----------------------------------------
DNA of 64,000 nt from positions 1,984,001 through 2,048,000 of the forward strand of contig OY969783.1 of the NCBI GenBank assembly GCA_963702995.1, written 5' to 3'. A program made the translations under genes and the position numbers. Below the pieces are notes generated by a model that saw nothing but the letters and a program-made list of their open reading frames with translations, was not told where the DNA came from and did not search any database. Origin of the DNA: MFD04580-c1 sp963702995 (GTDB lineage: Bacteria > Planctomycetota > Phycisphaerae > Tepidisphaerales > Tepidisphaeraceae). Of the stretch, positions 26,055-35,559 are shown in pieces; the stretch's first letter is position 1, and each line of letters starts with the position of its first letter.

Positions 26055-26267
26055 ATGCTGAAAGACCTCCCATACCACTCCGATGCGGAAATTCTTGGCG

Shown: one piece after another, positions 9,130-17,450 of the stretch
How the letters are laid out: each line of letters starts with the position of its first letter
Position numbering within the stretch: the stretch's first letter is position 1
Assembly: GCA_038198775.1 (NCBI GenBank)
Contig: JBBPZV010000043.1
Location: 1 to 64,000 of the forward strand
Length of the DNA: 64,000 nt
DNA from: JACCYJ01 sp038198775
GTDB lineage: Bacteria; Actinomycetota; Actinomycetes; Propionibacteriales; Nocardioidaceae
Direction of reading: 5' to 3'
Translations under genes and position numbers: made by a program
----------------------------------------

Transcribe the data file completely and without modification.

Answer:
DNA of 64,000 nt from positions 1,984,001 through 2,048,000 of the forward strand of contig OY969783.1 of the NCBI GenBank assembly GCA_963702995.1, written 5' to 3'. A program made the translations under genes and the position numbers. Below the pieces are notes generated by a model that saw nothing but the letters and a program-made list of their open reading frames with translations, was not told where the DNA came from and did not search any database. Origin of the DNA: MFD04580-c1 sp963702995 (GTDB lineage: Bacteria > Planctomycetota > Phycisphaerae > Tepidisphaerales > Tepidisphaeraceae). Of the stretch, positions 26,055-35,559 are shown in pieces; the stretch's first letter is position 1, and each line of letters starts with the position of its first letter.

Positions 26055-26267
26055 ATGCTGAAAGACCTCCCATACCACTCCGATGCGGAAATTCTTGGCG

Shown: one piece after another, positions 9,130-17,450 of the stretch
How the letters are laid out: each line of letters starts with the position of its first letter
Position numbering within the stretch: the stretch's first letter is position 1
Assembly: GCA_038198775.1 (NCBI GenBank)
Contig: JBBPZV010000043.1
Location: 1 to 64,000 of the forward strand
Length of the DNA: 64,000 nt
DNA from: JACCYJ01 sp038198775
GTDB lineage: Bacteria; Actinomycetota; Actinomycetes; Propionibacteriales; Nocardioidaceae
Direction of reading: 5' to 3'
Translations under genes and position numbers: made by a program